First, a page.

If I have a way to generate electricity cleanly and it costs $1/kWh, while coal is $0.08/kWh, almost nobody will adopt.
If I double the cost effectiveness and it's $0.50/kWh, more will adopt, but still very, very few will.
If I double it again and it's $0.25/kWh, still more will adopt, but it'll still be a small percent.
If I double it again and it's $0.12/kWh, more will adopt, and you'll have a small dent in the market.
If I double it again to $0.06/kWh, the market will be swept.
If I double it again to $0.03/kWh, coal use for power generation will be consigned to the history books.

Rather than looking at the total share of our generation, they need to look at the growth rate of these alternative sources and how their cost effectiveness has changed. And it's been dramatic, with no signs of slowing. Wind costs a fraction of what it did in the 70s, while solar is an order of magnitude lower. Economies of scale and more advanced turbines may halve wind costs (wind already being competitive with coal in some places), while CIGS solar cells are on their way to providing yet *another* order of magnitude cost reduction, making solar cheaper than coal even in Alaska, let alone in the desert southwest. Then there's EGS (enhanced geothermal -- no need for a wet, near-surface heat source), solar thermal, wave, tidal, high altitude wind, and so on.

Let's look at the numbers. They report that the US has spent $57.5B on renewables, fossil, and nuclear in the past 30 years. Let's be kind and say that renewables got a whole third of that (I doubt it) -- $19B. We spend that in *two months* of the war in Iraq. The US consumes 1 billion tons of coal, ~7B barrels of oil, and 22 trillion cubic feet of natural gas. Coal costs ~$70/ton, oil in the past year averaged something like $80/barrel, and naturl gas was ~$15/1000 cubic feet, so that means we annually spend about ($70B + $560B + $330B) around a trillion dollars on fossil energy. This doesn't count the externalities of fossil fuel usage -- environmental destruction, increased healthcare costs, increased use of the military, etc. Contrast this with half a billion to a billion dollars on renewables research annually. 3-4 orders magnitude less spending, and yet consumption of techs like solar are growing at almost 40% per year and seem almost certain to overtake the price point of coal in the next decade. How, exactly, is this a bad investment? And all of this ignores some of the idiotic things they've been spending money on, like corn ethanol and hydrogen fuel cells [daughtersoftiresias.org].

Re:Fossil fuels != oil (1)

sumdumass (711423) | more than 6 years ago | (#22688442)

Hydrogen fuel cells might be idiotic in general but the fuel cell concept isn't- at least to the same extent. But something that isn't idiotic is is corn ethanol. It really serves more then one purpose which is very important in implementing alternative energy.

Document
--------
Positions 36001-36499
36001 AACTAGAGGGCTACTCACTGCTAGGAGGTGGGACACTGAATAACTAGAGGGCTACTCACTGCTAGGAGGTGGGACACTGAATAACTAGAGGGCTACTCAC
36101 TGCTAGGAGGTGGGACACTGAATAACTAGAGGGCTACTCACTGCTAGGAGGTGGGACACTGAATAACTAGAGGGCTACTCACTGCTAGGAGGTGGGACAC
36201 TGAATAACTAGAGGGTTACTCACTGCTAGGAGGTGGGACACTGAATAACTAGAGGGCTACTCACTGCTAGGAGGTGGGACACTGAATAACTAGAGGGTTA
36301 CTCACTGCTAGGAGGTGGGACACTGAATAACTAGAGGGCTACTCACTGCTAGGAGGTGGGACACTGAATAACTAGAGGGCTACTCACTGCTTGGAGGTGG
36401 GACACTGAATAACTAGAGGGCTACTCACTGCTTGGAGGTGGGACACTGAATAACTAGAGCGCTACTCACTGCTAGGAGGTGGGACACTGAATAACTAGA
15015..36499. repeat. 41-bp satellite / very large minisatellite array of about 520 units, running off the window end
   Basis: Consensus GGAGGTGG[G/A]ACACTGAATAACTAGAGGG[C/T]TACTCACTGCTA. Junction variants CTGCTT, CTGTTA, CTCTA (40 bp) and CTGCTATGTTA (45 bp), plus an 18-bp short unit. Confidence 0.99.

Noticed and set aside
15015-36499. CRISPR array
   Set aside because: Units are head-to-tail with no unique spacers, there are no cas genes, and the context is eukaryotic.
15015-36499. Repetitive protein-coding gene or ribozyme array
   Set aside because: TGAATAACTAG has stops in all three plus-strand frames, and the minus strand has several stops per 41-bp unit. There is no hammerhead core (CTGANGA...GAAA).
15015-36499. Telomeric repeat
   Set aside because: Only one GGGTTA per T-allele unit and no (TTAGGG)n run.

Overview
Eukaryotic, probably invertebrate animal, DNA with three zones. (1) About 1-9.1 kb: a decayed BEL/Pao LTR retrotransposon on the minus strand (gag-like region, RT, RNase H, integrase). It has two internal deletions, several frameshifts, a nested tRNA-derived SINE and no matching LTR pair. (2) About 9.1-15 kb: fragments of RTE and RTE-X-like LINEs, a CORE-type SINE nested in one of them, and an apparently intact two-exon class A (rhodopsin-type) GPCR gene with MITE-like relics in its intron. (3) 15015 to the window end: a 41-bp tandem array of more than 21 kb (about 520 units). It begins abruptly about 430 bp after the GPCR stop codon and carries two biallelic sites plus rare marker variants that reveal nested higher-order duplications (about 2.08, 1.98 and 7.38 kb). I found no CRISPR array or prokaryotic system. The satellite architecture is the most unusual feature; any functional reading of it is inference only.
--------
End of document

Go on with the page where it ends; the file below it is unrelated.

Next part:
First, We need a gasoline supplement if we are expecting to get off oil or fossil fuels for basic transportation or portable power needs. It will take something like 25-50 years to replace a new car by the time it gets sold to the less rich people and finally ends up scraped. If we found a miracle source of energy and put it into production on everything tomorrow, we would still need a way to account for the expense and people who couldn't afford new vehicles and such. Ethanol in general seems the most promising here.

Next, there are varying reasons for needing and developing alternative energy sources. Being green isn't always the reason. Reducing dependencies and outside influences can be a very powerful motivator. Ethanol seems to be the quickest way to adapt current technology to those goals.

In order for anything to be used to make ethanol, you have to have a supply system capable of producing enough material to effectively handle the demand. Corn isn't the best choice but it is more reasonable in the US then other sugars because no additional machinery or skill sets are required to produce the corn and there is the benefit of alternative usages which means if demand goes down, it can be resold into another market. Now I understand that some people claim it is causing the cost of edible corn to increase, which it might be, but the corn used to make ethanol is an industrial type corn that isn't very good for eating. So the increased prices would be more likely linked to less production of the edible forms. But most farms have vacant land that is being used to produce new quantities of corn which means that after a short adjustment cycle, it should normalize and things will go back to normal.

With Corn, we also have a psychological benefit that helps push the adoption of alternative gasolines. First, it convinced farmers that there isn't much of a risk in producing the product which can be fazed over to more productive crops once the tech becomes profitable. Another thing is, people seem to have a connection to farmers more so then a simple desire to get off middle east oil or help the environment. Right or wrong, when people think about spending money on a product that is being introduced as an alternative (with questionable efficiencies and possibly increased costs), they are more apt to accept it when they think about ma and pa farmers (real people) benefiting the some company mixing chemicals in a lab to get their greedy hands on your money.